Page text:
– take account of any legal/compliance obligations that arise from monitoring
– judge whether monitoring is justified.
Unless a covert form of monitoring is required – which is hard to justify – employees should be made aware of the nature, extent and reasons of the monitoring. Employers are allowed to carry out internet monitoring but an impact assessment is still recommended. It is good practice to set out a policy document explaining what is permitted and what is considered abuse of the internet.
This is a huge subject area, but there are five benchmarks on collecting and keeping records that provide guidelines for working:
– Ensure new workers are aware of the nature and source of any information kept about them, how it will be used and to whom it will be disclosed
– Inform new workers, and remind existing ones, of their rights, including details of their rights of access to this data
– Ensure there is a clear and foreseeable need for any information collected and that data meets that need
– Provide each worker with a copy of the information that may be subject to change (such as home address) annually, and ask them to check it for accuracy
– Build accuracy, consistency and validity checks into the system.
HR’s ability to comply with the codes depends on a good relationship with IT, especially when it comes to managing records. “IT is good at archiving data but HR must know and understand the content of what is being stored and how to get to it,” says Mike Hill, vice-president of marketing at Chronicle Solutions, who specialise in data storage technologies.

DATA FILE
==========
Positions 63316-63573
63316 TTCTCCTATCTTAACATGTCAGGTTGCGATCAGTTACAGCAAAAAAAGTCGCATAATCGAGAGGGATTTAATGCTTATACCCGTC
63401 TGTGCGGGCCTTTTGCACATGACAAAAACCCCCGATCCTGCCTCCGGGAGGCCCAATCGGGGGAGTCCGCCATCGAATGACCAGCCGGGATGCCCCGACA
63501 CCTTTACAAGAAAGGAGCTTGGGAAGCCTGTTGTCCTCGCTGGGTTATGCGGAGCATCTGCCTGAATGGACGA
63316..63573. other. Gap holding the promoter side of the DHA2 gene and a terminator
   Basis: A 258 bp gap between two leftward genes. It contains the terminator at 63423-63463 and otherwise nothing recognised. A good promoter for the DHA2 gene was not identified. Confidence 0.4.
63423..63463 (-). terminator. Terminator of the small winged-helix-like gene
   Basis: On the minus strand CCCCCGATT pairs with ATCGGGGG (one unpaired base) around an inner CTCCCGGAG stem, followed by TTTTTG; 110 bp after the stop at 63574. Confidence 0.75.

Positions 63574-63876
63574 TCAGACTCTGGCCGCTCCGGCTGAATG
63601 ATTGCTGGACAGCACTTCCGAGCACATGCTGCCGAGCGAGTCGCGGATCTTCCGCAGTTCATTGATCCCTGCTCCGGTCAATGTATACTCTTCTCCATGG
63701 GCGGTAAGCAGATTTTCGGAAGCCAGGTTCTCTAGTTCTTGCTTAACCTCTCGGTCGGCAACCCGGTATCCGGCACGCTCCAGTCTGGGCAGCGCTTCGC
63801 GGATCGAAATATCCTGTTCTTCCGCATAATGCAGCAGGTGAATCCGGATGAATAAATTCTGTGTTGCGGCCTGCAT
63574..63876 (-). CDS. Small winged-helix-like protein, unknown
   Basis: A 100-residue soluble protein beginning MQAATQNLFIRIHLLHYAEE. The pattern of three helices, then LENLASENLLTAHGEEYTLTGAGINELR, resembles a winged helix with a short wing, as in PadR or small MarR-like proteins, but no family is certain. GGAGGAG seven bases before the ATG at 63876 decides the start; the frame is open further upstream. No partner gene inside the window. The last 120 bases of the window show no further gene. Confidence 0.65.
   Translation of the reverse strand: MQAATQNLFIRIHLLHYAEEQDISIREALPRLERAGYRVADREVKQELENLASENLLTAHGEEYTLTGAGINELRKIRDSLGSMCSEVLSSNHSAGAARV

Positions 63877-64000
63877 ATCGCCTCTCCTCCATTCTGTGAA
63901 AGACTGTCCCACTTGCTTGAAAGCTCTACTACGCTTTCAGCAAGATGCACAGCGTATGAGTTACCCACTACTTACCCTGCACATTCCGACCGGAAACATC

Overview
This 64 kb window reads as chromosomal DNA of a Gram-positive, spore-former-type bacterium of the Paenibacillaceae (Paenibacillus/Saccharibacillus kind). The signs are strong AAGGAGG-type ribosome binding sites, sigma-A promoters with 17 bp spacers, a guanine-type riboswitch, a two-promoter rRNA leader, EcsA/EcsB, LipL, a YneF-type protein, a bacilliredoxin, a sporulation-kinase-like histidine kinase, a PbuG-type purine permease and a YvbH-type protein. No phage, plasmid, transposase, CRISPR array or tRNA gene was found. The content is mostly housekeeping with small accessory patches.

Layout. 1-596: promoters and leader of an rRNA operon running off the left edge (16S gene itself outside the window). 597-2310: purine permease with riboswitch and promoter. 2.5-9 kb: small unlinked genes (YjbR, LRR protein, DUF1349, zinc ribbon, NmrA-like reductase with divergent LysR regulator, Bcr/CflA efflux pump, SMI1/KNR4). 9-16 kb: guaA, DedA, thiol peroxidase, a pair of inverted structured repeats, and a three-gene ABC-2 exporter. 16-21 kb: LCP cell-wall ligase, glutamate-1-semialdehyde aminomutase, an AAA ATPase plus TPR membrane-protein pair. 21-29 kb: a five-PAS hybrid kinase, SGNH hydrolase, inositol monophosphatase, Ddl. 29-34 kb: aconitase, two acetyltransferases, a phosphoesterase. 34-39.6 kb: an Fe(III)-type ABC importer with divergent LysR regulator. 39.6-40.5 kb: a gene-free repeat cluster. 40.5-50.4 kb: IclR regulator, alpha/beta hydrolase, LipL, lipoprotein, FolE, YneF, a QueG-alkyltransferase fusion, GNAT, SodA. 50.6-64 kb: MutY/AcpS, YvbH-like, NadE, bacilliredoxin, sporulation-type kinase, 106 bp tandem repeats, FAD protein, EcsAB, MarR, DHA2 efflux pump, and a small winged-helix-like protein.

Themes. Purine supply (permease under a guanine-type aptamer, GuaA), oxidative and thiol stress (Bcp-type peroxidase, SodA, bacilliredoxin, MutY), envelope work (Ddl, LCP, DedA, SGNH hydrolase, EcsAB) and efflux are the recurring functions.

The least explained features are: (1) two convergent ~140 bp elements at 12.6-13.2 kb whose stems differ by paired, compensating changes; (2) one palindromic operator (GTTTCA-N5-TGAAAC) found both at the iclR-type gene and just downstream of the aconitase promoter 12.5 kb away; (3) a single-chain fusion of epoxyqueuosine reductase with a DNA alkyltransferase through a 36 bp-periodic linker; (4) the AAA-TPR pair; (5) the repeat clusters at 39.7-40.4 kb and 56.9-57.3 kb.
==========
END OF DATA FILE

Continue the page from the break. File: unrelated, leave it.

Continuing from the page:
Information about workers’ health
The Act’s sensitive data rules are key to this, as this part of the code of practice covers the collection and use of information about a worker’s physical or mental health. To assess whether you are satisfying the main conditions under which such data could be processed, some of the questions you should ask are:
– Is the processing necessary to enable the employer to meet its legal obligations – for example, to ensure health and safety at work or to comply with the requirement not to discriminate against workers on the grounds of disability?
– Is the processing for medical purposes and undertaken by a health professional or someone working under an equivalent duty of confidentiality (such as an occupational health doctor)?
– Has the worker given consent explicitly to the processing of his or her medical information?
This is only a small part of a code that is at draft stage. It is hoped a final version will be published before the end the year.
The codes can be downloaded by searching for ‘codes’ on the Information Commissioner’s website: www.informationcommissioner.gov.uk
Eight principles of data protection
Personal information must be:
– Fairly and lawfully processed
– Processed for specified purposes
– Adequate, relevant and not excessive
– Accurate and up to date (where appropriate)
– Not retained for longer than necessary
– Processed in line with the rights of the individual
– Securely kept
– Not transferred to countries outside the European Economic Area (the EU, plus Norway, Iceland and Liechtenstein)